How To Tile A Bathroom Shower?
It is a common question for some do-it-yourselfer; how to tile a bathroom shower. If you are ready, you only need to spare your little time and patience to do the project. After you get your time and your patience, prepare some tools and materials to fulfill your project; tile, thinset mortar, grout, notched trowel, rubber float, tile spacers, 4 mil plastic sheet, bathroom silicone caulk, seam sealer, sponge, haze remover, cement backer board, cement board screws, jigsaw, utility knife, staple gun, fiberglass seam sealer for backer board and wet tile saw or snap cutter. If you have finished preparing those tools and materials, it is time for you to start the project.
Step by Step: How to Tile a Bathroom Shower
1. Shower Stall is Stripped to Studs
We are assuming that the shower stall is already completely stripped down to the studs. This means everything except for floor pan: walls, ceiling, and hardware. If you’re having trouble contemplating the sheer ugliness of demolition, this is your second chance to hire a remodeling contractor.
2. Install Cement Backer Board
Install cement backer board over 4 mil plastic stapled to studs. Common types available are Wonderboard or Hardibacker (James Hardie Industries). Cement board is a material designed for intense water applications, as opposed to drywall green board. Green board is for the outlying areas, not for the shower itself.
3. Mark First Row of Tiles
Using a level, mark the location of your first row of tiles with a contractor’s pencil – this will be the bottom row. Avoid having the bottom edge of the tiles exactly hit the bottom of the cement board. Instead, make sure there is an overlap of about a half-inch.
4. Mortar Bottom Row
Apply thinset mortar to bottom row area. When purchasing thinset mortar, it is recommended to buy the more expensive premixed mortar (in buckets), instead of buying the less expensive but more difficult powdered mortar.
5. Install First Row of Tile
Use your notched trowel to lay down a thin coat of mortar. Firmly press in your first row of tiles. Tile should stick without any other aid. Let this row set for at least half a day, because all other rows depend on this row.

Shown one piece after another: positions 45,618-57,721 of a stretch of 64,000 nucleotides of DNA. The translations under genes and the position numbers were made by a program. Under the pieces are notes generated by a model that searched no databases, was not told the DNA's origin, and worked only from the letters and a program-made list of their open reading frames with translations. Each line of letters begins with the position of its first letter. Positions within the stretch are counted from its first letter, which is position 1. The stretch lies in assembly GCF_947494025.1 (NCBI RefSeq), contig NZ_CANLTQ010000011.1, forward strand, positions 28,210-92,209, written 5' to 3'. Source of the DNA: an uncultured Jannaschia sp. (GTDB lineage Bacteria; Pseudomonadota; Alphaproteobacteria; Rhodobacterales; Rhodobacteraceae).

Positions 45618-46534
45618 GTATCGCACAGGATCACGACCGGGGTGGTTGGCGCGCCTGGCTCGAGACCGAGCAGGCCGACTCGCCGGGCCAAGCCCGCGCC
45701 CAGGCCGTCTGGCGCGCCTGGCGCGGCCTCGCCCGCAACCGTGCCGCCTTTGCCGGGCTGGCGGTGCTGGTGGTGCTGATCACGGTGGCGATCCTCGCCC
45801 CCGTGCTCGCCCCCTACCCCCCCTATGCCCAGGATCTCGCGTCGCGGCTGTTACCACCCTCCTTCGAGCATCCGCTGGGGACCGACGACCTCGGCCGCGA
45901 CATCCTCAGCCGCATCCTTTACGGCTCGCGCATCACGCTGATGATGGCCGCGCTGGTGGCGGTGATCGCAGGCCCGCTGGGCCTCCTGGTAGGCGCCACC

6. Continue Rows of Tile Upward
Install upper rows, keeping them spaced away on all four sides with tile spacers (inexpensive plastic “crosses” available at your hardware store). Keep in mind proper tile spacing technique. Continue to top. Unless you are lucky enough for the upper-most row to be an exact fit (highly unlikely), you will need to cut to size with your wet tile saw or snap cutter
7. Grout the Tile
Let tile set for 48 hours. Use your rubber float to press grout into the open seams. No doubt you will want to choose a type of grout whose color complements your tile. Continue to press wet grout into the seams, scraping away the excess. Follow with a wet sponge to further smooth the grout into the tiles. If you apply too much pressure or wipe parallel to the seams, you will remove the grout from between the tiles. Be sure to see our video about applying grout to tile.
8. Remove Grout Haze and Seal Seams
Repeat process until haze is nearly removed (haze cleaners are available to further remove grout haze). Finally, seal seams with special grout sealer. Failure to seal seams means that water can work into the seams and behind the tile, eventually destroying your careful work.
Now you have to know how to tile a bathroom shower and how about your project? If you did the instructions, it is guaranteed that your project is well done. However, if you still feel doubt to do the project, go find for a professional contractor to do the project.